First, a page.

Significant amounts (nearly CHF 5 million a year) are spent on raising public awareness of development issues. The objective is threefold: to make people understand that development co-operation is necessary, to explain what has been done in this area, and to show that it is in Switzerland's interest to give aid. About of a quarter of this amount is spent in schools, through a foundation which brings together the Confederation, cantons, NGOs and teachers' associations. Information is also provided through the media and publications like Un seul monde, published by the Swiss Agency for Development and Co-operation (SDC).
The two-pillar system: the SDC and the seco
Swiss aid is managed by two separate agencies - the SDC, which is part of the Federal Department of Foreign Affairs (DFA), and the State Secretariat for Economic Affairs (seco), which belongs to the Federal Department of Economic Affairs (DEA). They manage respectively 75% and 13% of Swiss bilateral ODA. They come under the Federal Law of 1976 and thus operate within the same legal framework for international development co-operation but do not have a common operational strategy. Each one has its own objectives, instruments and means. The SDC has its own Guiding Principles and in June 2000 drew up Strategy 2010. The difference in the instruments employed by the two agencies can explain why the seco's contribution to poverty alleviation is only indirect. It does however promote development concerns in the DEA. This dual approach is usually perceived by the actors as being a big advantage. A number of overlaps and contradictions continue to exist despite the numerous efforts and progress made since the last review to develop a common operational strategic approach between the SDC and the seco.
The dispersal of aid
Notwithstanding the SDC's stated policy of concentrating aid, in 1998 the 17 priority countries received only 47% of gross disbursements of allocable bilateral aid. Over the years, four special programme countries (South Africa, Madagascar, Palestine and Rwanda) have been added to the list of priority countries, so that in practice there are now 21 priority countries. The seco has its own priorities and does not have a policy of concentrating aid on specific countries. In addition, the programme for Eastern Europe also includes nine priority countries (excluding Russia), six of which are DAC Part I countries. All told, therefore, there are 27 "priority" countries, which is a lot for a medium-sized programme. Another factor conducive to the dispersal of aid is that the aid channelled through NGOs which is included in bilateral ODA (25%) and country programmes (within the Swiss legal framework), does not have to meet the criteria for priority countries. Lastly, a number of country programmes are not sufficiently focused on a limited number of sectors and projects, and sometimes there are too many small projects, some of which tend to be self-perpetuating. As a result, aid tends to be scattered among countries, thereby reducing its effectiveness and impact.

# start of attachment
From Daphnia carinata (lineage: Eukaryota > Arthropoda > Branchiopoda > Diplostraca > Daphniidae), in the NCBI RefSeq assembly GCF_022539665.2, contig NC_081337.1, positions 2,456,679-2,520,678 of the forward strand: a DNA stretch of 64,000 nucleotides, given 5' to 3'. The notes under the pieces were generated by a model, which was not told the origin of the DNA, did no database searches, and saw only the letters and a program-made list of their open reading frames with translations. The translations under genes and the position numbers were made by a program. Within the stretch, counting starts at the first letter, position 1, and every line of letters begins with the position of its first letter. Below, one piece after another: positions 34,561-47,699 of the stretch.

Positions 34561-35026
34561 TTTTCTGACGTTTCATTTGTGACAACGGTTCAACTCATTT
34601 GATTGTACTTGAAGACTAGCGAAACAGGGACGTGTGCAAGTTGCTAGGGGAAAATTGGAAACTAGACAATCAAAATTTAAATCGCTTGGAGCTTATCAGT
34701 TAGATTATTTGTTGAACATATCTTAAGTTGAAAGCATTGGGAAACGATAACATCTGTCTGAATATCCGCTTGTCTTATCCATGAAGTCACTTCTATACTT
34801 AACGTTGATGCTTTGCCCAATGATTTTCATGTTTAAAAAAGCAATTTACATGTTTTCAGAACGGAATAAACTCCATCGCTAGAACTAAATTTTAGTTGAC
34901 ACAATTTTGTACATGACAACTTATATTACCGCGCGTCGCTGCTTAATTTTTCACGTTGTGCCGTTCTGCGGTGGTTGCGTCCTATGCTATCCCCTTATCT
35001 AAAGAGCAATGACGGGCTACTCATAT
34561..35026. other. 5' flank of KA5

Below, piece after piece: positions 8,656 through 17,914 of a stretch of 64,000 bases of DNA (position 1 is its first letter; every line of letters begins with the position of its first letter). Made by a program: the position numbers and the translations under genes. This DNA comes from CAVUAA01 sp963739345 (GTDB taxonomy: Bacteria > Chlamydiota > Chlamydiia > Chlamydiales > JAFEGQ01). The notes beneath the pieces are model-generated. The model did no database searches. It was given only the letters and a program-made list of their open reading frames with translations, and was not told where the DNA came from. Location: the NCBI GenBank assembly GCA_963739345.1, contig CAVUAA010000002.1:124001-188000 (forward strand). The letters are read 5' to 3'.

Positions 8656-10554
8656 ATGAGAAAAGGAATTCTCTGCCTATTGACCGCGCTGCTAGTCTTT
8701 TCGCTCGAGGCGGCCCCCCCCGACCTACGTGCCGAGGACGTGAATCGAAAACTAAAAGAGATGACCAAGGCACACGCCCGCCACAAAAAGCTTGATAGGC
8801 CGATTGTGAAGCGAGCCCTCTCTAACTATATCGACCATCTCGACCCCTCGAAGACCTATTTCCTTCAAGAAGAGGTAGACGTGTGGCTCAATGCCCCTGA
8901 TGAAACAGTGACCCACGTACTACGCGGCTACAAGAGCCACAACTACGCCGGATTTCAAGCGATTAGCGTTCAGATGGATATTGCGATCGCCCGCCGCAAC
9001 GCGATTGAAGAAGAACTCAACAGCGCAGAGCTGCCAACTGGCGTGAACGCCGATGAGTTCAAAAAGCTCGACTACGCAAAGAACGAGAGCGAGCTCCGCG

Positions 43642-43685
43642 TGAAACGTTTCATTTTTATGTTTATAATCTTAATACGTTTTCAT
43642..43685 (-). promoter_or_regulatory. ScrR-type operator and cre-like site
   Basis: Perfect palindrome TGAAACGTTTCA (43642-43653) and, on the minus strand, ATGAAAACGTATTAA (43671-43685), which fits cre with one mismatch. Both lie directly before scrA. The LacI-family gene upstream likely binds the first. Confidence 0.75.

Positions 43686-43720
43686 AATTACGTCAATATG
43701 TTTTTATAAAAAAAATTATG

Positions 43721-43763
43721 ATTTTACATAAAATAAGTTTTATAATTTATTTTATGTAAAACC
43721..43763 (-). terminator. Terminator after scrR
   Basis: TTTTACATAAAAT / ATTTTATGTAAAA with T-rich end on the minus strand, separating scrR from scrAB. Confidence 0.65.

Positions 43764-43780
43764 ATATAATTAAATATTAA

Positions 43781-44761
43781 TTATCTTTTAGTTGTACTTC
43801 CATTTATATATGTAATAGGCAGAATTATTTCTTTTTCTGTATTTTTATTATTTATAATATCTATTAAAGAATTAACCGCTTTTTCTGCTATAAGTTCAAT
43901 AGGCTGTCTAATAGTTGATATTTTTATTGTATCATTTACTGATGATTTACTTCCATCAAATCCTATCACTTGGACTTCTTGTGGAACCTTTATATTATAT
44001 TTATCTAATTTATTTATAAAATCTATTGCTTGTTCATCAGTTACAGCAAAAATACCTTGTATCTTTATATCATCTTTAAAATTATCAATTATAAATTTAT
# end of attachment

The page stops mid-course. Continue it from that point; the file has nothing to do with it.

Insufficient emphasis on poverty alleviation.
It is generally very difficult to appraise the effectiveness of aid, but the cross-cutting analysis "Poverty reduction and empowerment" commissioned by the SDC goes some way towards doing so. It relates to the period 1992-97, and concludes that the involvement of numerous intermediaries and the fact that target groups are defined very vaguely results implicitly in an indirect approach being taken to poverty alleviation. It also shows that, perhaps for want of a precise definition of poverty, in more than 50% of projects the target group is not defined, while the lack of indicators hampers initiatives in the field. 40% of projects aim to satisfy basic needs, while the promotion of civil society figures among the goals of many activities. Nearly 50% target women in particular. Gender issues, although not systematically built into programmes, are becoming increasingly important.
Regarding the sectoral breakdown of aid, despite Switzerland having committed itself in full to the 20/20 initiative, which aims to ensure that 20% of aid is allocated to basic social services, this aim remains difficult to achieve. Basic education accounted for only 2% of bilateral aid commitments in 1998-99, and health for only 3%. If aid for population initiatives, water distribution and sanitation measures is included, aid to basic sectors represented 13% of allocable bilateral aid and 15% of allocable total ODA. By way of comparison, the corresponding percentages for the DAC were 10% and 11%.
Development of the sectoral approach
For a long time the SDC has adopted participatory approaches which encourage grassroots development and empowerment. Perhaps this explains why it is somewhat sceptical about the sectoral approach, in this echoing the concerns of Swiss NGOs and project consultants about an approach which tends to marginalise them. But there has been some evolution on the issue since the last review, perhaps because the limitations of the traditional project-based approach have become increasingly apparent. The positions of the co-ordination offices on the matter differ widely but the example of Tanzania shows clearly the merits of the approach.